There is prejudice everywhere and some research has shown that minority communities can unconsciously exhibit higher levels of prejudice towards others who do not meet the criteria of ‘their community’. This is not unique to the LGBT community nor to Brighton and has been observed in racial minorities who have been seen to express higher levels of racism towards other minorities that is present in the general population.
To what extend the above is ubiquitous in Brighton lies beyond the scope of this piece, however, I have had numerous clients over the years who felt that they ‘did not belong’ in the Brighton LGBTQ scene and who found this enormously difficult and painful as it had been one of the reasons why they moved here. They felt that the way they were ‘gay’ or ‘lesbian’ was not accepted.
We all need a sense of community and belonging and it can be extremely painful if we intentionally move to a place to be a part of a wider community with whom we identify on a profound level, only to find that the way we are in that identity is not accepted.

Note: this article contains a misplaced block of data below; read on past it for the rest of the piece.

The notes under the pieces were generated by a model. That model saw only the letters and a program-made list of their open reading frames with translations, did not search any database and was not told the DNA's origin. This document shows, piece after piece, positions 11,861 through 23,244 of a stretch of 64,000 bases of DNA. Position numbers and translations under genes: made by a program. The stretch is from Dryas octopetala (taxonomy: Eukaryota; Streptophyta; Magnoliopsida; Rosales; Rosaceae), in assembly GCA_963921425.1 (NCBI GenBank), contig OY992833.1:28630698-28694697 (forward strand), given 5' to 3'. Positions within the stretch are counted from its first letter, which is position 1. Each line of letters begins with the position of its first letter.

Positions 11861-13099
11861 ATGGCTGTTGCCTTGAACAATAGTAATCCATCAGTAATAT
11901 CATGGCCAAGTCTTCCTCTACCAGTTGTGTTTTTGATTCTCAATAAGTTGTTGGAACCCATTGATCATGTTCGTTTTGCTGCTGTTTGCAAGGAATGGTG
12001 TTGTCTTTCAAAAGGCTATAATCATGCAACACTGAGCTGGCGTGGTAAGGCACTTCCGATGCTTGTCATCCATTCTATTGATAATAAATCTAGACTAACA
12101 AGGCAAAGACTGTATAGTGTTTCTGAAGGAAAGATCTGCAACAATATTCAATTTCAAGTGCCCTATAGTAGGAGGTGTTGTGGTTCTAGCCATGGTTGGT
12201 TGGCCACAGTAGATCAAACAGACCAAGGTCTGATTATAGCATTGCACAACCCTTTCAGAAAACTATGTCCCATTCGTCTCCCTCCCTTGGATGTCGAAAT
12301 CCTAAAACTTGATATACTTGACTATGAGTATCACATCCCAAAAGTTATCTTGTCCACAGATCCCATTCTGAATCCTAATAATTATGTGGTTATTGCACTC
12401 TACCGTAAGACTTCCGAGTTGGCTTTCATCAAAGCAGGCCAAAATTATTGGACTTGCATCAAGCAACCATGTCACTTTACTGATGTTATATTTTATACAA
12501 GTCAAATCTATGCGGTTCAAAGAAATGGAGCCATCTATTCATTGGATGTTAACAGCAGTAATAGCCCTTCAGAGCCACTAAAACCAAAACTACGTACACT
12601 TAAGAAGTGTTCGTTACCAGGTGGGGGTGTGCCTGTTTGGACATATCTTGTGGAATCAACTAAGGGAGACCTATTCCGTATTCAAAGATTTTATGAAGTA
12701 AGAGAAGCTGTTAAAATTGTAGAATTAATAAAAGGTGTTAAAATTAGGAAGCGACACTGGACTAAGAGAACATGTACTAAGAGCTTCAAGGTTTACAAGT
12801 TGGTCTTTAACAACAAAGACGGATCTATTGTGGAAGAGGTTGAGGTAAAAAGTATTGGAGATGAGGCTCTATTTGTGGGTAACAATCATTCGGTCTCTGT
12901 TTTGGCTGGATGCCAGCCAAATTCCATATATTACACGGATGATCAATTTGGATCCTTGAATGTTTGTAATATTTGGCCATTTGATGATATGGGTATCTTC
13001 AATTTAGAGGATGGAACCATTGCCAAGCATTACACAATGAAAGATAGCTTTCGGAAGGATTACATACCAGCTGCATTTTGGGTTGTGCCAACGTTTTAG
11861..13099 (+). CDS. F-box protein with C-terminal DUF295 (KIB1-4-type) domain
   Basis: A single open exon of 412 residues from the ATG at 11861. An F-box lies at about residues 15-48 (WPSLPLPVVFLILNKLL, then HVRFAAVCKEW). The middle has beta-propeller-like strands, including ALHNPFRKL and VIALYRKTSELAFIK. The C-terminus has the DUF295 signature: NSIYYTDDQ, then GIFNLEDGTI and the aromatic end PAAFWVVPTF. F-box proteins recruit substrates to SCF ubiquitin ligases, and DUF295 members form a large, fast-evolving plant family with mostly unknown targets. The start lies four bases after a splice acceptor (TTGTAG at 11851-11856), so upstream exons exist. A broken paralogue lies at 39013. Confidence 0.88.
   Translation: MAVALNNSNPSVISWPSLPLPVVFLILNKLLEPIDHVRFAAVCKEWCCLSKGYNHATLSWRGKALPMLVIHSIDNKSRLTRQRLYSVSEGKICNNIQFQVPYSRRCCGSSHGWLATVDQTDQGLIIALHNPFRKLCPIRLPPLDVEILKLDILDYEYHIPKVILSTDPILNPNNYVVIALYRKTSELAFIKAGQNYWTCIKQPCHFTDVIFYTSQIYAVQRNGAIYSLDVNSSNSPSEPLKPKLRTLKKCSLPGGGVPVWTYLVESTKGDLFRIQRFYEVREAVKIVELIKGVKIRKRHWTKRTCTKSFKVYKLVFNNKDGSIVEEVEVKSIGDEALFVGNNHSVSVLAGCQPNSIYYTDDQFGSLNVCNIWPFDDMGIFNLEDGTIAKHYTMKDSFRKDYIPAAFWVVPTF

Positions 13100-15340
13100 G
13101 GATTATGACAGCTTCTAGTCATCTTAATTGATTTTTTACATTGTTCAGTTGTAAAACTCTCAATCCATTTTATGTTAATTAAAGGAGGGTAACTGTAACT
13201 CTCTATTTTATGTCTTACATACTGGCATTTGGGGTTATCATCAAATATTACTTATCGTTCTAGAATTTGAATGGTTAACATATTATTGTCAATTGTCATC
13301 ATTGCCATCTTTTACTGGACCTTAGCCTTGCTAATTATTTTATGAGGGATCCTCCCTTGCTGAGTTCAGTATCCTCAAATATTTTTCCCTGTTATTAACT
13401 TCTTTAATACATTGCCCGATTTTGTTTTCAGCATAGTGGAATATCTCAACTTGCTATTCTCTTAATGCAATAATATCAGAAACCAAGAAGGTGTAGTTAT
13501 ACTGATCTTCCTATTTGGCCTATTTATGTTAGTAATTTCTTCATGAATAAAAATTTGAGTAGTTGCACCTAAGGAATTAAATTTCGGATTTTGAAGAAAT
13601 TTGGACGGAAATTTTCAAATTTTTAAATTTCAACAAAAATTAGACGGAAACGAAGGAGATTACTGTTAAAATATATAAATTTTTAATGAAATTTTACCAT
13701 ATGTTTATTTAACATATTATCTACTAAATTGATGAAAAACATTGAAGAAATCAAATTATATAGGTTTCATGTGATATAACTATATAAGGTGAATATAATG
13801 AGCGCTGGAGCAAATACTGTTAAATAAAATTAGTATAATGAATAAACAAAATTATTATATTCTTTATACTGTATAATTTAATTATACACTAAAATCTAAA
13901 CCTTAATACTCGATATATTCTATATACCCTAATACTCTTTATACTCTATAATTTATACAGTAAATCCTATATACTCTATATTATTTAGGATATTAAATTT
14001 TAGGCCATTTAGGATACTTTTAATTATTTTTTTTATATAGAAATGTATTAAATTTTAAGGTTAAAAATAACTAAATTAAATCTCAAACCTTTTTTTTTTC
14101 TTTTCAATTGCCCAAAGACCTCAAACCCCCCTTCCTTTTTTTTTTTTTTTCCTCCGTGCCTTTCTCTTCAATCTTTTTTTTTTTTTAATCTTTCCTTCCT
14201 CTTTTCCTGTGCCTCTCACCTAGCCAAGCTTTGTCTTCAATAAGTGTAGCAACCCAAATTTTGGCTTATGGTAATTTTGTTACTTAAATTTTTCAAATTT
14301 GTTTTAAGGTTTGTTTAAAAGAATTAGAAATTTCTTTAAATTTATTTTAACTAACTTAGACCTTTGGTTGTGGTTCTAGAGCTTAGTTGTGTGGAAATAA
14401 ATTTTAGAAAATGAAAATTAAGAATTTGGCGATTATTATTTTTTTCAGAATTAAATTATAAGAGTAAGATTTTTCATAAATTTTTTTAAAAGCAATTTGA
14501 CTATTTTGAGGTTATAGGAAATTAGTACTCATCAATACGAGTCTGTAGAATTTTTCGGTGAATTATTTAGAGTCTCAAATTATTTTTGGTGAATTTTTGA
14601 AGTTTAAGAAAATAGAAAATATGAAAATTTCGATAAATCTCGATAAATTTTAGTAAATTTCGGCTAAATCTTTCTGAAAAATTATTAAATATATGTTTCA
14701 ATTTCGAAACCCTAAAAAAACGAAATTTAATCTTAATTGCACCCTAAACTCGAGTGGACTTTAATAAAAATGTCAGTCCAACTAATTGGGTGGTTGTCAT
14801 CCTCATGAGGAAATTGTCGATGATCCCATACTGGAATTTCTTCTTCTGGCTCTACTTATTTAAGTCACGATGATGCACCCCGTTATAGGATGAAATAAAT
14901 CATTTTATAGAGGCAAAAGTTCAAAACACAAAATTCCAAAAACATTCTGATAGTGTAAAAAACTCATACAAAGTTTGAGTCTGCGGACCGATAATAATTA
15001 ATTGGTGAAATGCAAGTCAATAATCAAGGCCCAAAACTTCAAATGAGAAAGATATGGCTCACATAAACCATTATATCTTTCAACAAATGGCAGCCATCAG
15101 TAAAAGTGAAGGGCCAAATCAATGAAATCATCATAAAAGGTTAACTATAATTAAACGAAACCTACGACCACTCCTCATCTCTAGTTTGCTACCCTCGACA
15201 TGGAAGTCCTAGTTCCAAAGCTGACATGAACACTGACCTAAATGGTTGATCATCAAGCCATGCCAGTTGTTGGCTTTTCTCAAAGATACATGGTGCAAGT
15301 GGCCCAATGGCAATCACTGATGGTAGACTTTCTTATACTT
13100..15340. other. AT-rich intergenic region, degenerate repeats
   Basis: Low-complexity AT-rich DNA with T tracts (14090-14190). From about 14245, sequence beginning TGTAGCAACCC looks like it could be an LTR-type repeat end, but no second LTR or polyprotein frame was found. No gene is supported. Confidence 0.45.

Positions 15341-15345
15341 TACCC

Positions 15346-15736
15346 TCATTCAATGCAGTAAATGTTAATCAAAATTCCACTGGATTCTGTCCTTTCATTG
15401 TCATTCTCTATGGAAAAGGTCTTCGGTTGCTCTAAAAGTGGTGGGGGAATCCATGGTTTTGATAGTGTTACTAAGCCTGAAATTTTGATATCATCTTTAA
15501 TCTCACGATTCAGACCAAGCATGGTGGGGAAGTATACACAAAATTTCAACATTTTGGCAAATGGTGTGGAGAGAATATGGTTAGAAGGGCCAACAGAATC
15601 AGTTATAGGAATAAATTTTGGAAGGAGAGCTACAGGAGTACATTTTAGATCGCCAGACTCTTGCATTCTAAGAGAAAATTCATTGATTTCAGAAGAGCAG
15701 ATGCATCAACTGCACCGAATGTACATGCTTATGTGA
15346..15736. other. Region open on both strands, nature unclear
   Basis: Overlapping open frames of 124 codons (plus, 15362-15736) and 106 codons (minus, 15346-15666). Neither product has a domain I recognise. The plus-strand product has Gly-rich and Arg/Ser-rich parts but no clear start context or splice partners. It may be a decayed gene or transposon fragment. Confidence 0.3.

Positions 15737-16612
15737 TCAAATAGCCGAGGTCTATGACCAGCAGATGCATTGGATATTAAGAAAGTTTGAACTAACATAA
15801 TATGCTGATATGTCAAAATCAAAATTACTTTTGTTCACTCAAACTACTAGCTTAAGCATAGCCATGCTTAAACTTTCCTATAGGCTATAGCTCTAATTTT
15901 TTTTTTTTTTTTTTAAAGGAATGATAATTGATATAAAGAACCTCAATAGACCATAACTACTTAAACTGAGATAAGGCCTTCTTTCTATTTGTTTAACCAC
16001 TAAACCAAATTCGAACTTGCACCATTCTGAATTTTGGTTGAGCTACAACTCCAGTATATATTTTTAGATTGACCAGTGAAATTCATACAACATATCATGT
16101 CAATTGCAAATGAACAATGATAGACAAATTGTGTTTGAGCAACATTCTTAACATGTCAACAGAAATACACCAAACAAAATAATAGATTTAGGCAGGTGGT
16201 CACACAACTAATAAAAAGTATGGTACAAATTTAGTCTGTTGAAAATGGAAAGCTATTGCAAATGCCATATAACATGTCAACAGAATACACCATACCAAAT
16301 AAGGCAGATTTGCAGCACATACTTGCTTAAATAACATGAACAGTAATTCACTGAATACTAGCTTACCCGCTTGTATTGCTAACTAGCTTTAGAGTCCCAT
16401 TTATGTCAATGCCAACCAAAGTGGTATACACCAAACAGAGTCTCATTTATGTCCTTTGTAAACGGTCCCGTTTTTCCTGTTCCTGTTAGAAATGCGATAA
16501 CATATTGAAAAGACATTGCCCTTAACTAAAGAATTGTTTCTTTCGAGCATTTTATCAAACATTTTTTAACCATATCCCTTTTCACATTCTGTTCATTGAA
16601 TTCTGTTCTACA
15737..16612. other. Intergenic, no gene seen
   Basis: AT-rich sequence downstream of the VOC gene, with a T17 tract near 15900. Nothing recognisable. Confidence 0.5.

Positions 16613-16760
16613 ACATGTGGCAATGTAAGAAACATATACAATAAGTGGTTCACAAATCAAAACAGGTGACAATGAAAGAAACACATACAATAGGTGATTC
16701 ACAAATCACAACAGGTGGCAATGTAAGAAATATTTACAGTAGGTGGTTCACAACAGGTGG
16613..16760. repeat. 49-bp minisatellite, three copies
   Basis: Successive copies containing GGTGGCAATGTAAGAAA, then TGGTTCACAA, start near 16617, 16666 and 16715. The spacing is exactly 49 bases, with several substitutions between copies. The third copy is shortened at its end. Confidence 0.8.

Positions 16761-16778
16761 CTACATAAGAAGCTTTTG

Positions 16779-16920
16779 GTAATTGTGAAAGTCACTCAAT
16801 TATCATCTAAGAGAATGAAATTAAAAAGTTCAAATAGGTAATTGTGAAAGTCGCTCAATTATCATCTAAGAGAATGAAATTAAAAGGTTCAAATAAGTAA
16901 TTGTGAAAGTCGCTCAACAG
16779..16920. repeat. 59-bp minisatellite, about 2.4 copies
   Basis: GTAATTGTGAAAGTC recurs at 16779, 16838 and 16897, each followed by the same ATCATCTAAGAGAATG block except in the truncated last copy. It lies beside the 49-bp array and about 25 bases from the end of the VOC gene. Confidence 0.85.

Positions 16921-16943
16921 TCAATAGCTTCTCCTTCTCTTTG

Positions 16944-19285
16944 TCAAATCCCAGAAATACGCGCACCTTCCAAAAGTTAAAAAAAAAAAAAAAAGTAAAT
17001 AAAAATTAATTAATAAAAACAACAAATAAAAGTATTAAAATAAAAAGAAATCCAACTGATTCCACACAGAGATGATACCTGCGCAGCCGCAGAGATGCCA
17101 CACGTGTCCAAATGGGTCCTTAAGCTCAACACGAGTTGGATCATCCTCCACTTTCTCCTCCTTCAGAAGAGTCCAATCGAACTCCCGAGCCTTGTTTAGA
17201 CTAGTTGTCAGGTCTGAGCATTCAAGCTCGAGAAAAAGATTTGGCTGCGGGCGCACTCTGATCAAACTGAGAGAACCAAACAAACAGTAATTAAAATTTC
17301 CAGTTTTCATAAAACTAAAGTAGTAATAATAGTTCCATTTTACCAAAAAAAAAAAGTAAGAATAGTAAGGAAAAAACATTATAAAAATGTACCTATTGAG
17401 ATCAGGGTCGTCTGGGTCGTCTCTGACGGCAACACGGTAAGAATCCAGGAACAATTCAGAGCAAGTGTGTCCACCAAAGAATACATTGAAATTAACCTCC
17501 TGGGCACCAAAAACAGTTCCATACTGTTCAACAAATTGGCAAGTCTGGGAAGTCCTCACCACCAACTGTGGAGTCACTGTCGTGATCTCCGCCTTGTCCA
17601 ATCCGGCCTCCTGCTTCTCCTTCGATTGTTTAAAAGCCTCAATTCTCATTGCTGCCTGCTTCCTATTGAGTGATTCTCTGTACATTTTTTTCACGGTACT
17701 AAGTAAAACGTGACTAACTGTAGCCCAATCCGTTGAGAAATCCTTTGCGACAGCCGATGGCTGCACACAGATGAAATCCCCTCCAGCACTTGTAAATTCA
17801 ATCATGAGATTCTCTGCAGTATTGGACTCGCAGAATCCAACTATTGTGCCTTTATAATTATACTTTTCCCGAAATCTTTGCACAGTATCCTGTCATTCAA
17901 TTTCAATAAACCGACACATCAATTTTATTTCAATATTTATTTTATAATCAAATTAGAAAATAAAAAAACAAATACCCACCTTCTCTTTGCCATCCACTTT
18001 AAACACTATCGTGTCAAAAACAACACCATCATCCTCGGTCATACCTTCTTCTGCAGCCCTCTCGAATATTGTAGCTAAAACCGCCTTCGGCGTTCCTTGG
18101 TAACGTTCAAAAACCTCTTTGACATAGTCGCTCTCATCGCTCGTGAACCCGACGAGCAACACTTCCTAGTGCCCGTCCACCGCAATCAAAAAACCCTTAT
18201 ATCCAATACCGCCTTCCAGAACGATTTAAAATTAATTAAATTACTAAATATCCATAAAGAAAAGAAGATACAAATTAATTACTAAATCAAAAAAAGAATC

Cities are communities and communities are collectives of people who, through their unconscious process, create a collective unconscious that’ has an identity to it – so it is with Brighton.
Psychotherapy is a relational process embedded in culture and thus practicing as a psychotherapist in Brighton, the specifics of the community will both be expressed and need to be worked with.
Mark Vahrmeyer, UKCP Registered, BHP Co-founder is an integrative psychotherapist with a wide range of clinical experience from both the public and private sectors. He currently sees both individuals and couples, primarily for ongoing psychotherapy. Mark is available at the Lewes and Brighton & Hove Practices.
Further reading by Mark Vahrmeyer
The limitations of online therapy
Pornography and the Online Safety Bill
Does the sex of my counsellor or psychotherapist matter?
How much time should I devote to self care?